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Old 12-01-2007, 06:31 PM   #1
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Home Addition


Hi Everyone,
My husband and I have purchased a home in Westchester county, NY. The home is a small victorian, 1220 square feet. We will need to do extensive work to this home to make it livable. We want to change the exterior of the home from aluminum siding, to stucco, and perhaps add a two story addition (each addition level approx.360sf totaling 1,080 sf total), that would consist of a car garage on the first level, extra living space on the second level, and spare bedrooms on the third. The house sits on a hill, so we are thinking of making the garage below-grade, bringing the third level of the addition in par with the second level of the home.
Our questions are: Any ideas on the dollar size of this project? What is the breakdown for the addition, and the stucco exterior? Any tips on saving money? What about those architecture blueprints offered online (How are they helpful in saving money)?

Thanks in Advanced.

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Old 12-04-2007, 05:37 PM   #2
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Q: Any ideas on the dollar size of this project?

A: I don't know what building costs are in your area, but in the Pacific Northwest we are paying between $125 to $150 per sq. ft. for new houses. Therefore, if you take the lesser of the two figures, your project would be somewhere around $135,000. If anything I would suspect that this is low.

Q: What is the breakdown for the addition, and the stucco exterior?

A: This one I will leave for the more knowledgeable on cost break-down. There are not many plasterers remaining in our area of the country. So, we would be hard pressed to get a house stuccoed. They are doing, however, what my dad, who was a plasterer for 21 years, calls thin wall stucco. In other words, it is only a skim coat. This is not a very substantial covering. I would say stay away from it.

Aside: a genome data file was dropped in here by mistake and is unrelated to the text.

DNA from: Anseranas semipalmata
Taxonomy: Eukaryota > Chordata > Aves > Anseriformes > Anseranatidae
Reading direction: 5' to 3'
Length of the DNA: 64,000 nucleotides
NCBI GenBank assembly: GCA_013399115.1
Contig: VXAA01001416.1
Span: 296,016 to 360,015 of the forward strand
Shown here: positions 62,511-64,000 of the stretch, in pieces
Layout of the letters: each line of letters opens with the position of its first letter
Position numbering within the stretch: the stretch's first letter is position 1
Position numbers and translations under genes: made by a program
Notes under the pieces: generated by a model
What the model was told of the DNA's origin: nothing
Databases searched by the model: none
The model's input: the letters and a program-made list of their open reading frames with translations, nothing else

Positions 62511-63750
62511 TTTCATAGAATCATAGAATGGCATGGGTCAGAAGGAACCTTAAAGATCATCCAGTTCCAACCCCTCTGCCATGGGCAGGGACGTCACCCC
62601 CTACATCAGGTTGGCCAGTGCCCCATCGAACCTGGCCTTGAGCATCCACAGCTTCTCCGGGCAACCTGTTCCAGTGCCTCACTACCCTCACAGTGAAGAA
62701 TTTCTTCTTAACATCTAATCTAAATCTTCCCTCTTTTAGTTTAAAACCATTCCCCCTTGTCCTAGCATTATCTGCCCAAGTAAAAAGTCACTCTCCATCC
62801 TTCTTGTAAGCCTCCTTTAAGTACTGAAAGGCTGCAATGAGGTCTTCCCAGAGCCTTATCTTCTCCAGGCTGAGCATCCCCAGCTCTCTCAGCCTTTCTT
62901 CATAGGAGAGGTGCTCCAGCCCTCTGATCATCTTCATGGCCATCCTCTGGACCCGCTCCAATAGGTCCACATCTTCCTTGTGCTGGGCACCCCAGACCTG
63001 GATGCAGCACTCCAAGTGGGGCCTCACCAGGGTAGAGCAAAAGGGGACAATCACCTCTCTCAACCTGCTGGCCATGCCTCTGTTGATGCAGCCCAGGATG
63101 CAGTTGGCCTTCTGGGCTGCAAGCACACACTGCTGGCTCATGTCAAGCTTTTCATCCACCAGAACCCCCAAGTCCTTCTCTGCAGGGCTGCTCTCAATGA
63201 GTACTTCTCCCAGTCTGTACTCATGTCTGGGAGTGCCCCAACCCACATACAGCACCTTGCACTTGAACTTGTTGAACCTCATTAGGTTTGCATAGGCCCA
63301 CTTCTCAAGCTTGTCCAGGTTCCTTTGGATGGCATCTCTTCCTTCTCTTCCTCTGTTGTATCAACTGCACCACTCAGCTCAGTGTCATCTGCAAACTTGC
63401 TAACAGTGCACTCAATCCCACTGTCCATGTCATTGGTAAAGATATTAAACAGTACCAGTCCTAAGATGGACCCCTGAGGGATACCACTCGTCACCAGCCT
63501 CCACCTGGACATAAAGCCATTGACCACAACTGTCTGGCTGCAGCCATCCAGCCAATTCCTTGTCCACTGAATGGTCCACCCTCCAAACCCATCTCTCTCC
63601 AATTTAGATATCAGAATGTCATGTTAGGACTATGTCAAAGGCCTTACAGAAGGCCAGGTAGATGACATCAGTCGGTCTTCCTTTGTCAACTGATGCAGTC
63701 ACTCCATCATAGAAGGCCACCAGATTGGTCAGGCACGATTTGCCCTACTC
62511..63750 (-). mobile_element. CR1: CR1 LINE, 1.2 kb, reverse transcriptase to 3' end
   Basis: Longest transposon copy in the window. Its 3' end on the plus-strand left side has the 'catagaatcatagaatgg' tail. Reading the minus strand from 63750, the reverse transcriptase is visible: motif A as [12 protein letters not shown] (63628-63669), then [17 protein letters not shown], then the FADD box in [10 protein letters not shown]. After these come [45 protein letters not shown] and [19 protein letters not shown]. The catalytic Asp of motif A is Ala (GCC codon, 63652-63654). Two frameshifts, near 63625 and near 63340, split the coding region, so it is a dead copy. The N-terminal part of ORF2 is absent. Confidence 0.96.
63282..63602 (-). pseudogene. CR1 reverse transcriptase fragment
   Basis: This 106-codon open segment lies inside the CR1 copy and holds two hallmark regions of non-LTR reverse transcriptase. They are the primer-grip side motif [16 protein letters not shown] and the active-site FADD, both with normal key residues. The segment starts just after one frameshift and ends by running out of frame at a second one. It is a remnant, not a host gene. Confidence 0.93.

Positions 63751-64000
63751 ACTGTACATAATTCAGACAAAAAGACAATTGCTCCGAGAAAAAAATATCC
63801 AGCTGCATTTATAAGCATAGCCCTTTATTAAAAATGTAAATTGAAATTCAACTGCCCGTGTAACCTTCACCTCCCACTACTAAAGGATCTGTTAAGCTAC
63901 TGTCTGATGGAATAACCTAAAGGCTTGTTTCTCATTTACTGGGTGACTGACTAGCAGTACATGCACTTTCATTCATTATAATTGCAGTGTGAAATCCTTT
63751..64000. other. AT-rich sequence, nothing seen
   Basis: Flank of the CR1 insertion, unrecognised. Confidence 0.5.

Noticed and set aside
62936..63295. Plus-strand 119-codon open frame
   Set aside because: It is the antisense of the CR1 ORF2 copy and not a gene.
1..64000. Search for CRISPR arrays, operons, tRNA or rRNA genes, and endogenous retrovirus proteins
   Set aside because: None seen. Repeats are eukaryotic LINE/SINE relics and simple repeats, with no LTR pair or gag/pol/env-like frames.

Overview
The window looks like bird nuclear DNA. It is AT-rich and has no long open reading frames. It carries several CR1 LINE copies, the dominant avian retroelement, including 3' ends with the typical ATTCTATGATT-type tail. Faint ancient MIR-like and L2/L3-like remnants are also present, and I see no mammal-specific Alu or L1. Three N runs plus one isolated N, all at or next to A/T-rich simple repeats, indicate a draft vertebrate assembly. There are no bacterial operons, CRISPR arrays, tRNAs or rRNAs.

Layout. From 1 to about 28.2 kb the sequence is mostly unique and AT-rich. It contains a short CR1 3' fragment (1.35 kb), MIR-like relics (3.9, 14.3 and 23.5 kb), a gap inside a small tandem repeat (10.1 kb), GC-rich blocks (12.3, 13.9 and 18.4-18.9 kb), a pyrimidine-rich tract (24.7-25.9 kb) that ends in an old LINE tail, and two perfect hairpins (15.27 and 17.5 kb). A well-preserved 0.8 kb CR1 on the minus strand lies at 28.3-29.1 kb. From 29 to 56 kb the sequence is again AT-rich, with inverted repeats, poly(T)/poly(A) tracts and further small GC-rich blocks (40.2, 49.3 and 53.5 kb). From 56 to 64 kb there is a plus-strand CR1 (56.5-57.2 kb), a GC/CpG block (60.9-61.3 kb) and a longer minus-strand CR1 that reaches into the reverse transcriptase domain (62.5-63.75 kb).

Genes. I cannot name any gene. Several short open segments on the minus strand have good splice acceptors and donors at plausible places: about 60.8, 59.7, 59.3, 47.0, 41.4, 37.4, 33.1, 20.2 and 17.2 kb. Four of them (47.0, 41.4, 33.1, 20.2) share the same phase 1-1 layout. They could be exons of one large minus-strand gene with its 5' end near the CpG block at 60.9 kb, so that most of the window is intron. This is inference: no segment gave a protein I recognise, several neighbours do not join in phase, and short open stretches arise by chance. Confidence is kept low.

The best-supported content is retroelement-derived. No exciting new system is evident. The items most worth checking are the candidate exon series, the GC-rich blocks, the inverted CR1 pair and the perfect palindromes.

Q: What about those architecture blueprints offered online (How are they helpful in saving money)?

A: Yours is what I would consider to be a very involved project. The only way that I would attempt doing this project would be with plans drawn by an extremely competent local architect. There are far too many variables involved. The grade that you propose is significant.

Q: Any tips on saving money?

A: If you had the time and know-how, you could be your own "General Contractor". Of course, this would mean that you would have to find all of the sub-contractors to get the work done. It would save considerable dollars. However, you may make up the difference in frustration. Subs can be a challenge. Another thing that you can do to save money is, do as much of the finish work as possible; painting, etc.


Last edited by Handyman50; 12-04-2007 at 05:47 PM. Reason: Additional thoughts.
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Old 12-04-2007, 06:33 PM   #3
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Originally Posted by destepan View Post
Our questions are: Any ideas on the dollar size of this project? What is the breakdown for the addition, and the stucco exterior? Any tips on saving money? What about those architecture blueprints offered online (How are they helpful in saving money)?
Thanks in Advanced.